Two former Arkansas Congressmen running for Governor clashed over issues in what’s shaping up to be one of the year’s contentious contests. Democrat Mike Ross and Republican Asa Hutchinson disagreed on issues like education standards, universal pre-kindergarten, and tax cuts, and slammed each other for negative campaigning during a heated one-hour showdown in their first televised debate.
Ross pushed back against Hutchinson for a campaign ad, sponsored by the Republican Governor’s Association, criticizing Ross for selling and making a profit off of a family-owned pharmacy. Hutchinson said all ads run by the RGA are “out of his control.”
”My wife is a pharmacist and she spent 14 years working everyday and building a business,” Ross said. ”Yes. It’s America and she sold her business for a profit in America. I think he owes my wife an apology right here right now.”
”I have no control over those ads,” Hutchinson responded. ”It’s illegal for us to coordinate with the RGA.”
Ross, who said he wants to be the “education governor,” praised the tax, jobs and education policies of Arkansas’s current Democratic Governor Mike Beebe. Following a question by the moderator on how the candidates proposed working with the state legislature on a budget, Ross said that Hutchinson has “never been involved in state government,” correcting the moderator’s false assumption that Hutchinson had served in state office.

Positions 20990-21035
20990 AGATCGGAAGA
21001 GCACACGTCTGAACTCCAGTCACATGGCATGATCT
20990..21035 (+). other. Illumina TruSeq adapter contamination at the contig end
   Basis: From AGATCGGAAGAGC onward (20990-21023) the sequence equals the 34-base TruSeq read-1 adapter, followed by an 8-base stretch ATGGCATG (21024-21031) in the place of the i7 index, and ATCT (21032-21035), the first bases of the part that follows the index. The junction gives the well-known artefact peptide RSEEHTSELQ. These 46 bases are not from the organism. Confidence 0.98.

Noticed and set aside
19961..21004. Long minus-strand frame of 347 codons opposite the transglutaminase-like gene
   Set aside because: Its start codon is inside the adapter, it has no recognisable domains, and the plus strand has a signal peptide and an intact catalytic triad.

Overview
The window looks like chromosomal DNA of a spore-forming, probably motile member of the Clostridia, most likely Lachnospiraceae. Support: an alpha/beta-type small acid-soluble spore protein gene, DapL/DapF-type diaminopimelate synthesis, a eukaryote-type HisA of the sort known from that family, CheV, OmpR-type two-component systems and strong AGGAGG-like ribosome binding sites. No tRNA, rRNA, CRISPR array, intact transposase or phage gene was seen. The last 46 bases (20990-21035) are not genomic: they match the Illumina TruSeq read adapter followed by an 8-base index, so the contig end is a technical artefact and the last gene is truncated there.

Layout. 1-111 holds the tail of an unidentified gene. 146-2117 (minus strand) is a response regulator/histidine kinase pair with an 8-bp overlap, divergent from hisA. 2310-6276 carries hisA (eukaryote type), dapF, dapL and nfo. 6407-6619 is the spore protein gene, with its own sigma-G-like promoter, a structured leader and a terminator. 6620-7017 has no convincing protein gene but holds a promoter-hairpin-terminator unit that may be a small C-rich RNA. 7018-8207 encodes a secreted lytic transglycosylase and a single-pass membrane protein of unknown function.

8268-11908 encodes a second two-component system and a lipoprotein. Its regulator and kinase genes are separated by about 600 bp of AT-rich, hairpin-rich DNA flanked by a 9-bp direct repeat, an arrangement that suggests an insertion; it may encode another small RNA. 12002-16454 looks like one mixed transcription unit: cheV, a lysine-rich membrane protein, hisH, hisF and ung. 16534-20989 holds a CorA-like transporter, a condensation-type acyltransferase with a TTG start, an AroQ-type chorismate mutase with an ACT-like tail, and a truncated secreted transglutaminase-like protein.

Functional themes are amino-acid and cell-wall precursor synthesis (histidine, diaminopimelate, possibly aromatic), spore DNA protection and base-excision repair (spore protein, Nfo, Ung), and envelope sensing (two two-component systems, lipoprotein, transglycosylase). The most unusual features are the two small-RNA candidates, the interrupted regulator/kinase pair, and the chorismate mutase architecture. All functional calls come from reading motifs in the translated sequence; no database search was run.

”I spent ten years balancing the state budget with Mike Beebe as a State Senator,” Ross said.
Ross, who introduced himself by saying it was his first statewide run for office, also touted his leadership in Congress and bipartisan credentials as head of the bluedog Democratic coalition while calling Hutchison a “hyper partisan.”
“I have a history of being bipartisan,” Ross said. ”He has a history of being hyperpartisan.”
Hutchinson, who played a key role in Bill Clinton’s impeachment trial during his tenure in the House, is pursuing his fourth statewide run for office. He lost a 1986 Senate challenge to former Senator Dale Bumpers, a race for state Attorney General in 1990, and a gubernatorial contest in 2006 against the current Governor.
Ross also accused Hutchinson of saying one thing in Arkansas and doing another in Washington, referring to his support for universal pre-kindergarten.
”As a Congressman he voted against the universal pre-k program” Ross said. “Is this the Washington Asa or the Arkansas Asa? I wish the real Asa would stand up.”
But Hutchinson was quick to hang the unpopular Congress around Ross’s neck as well, linking him to House Democratic Leader Nancy Pelosi, provoking an angry reaction from Ross.
”Now wait a minute,” Ross said. “The one time Nancy Pelosi had an opponent, I gave his nominating speech with her sitting in the front row.”
The latest Real Clear Politics polling average has Hutchinson leading Ross by five points.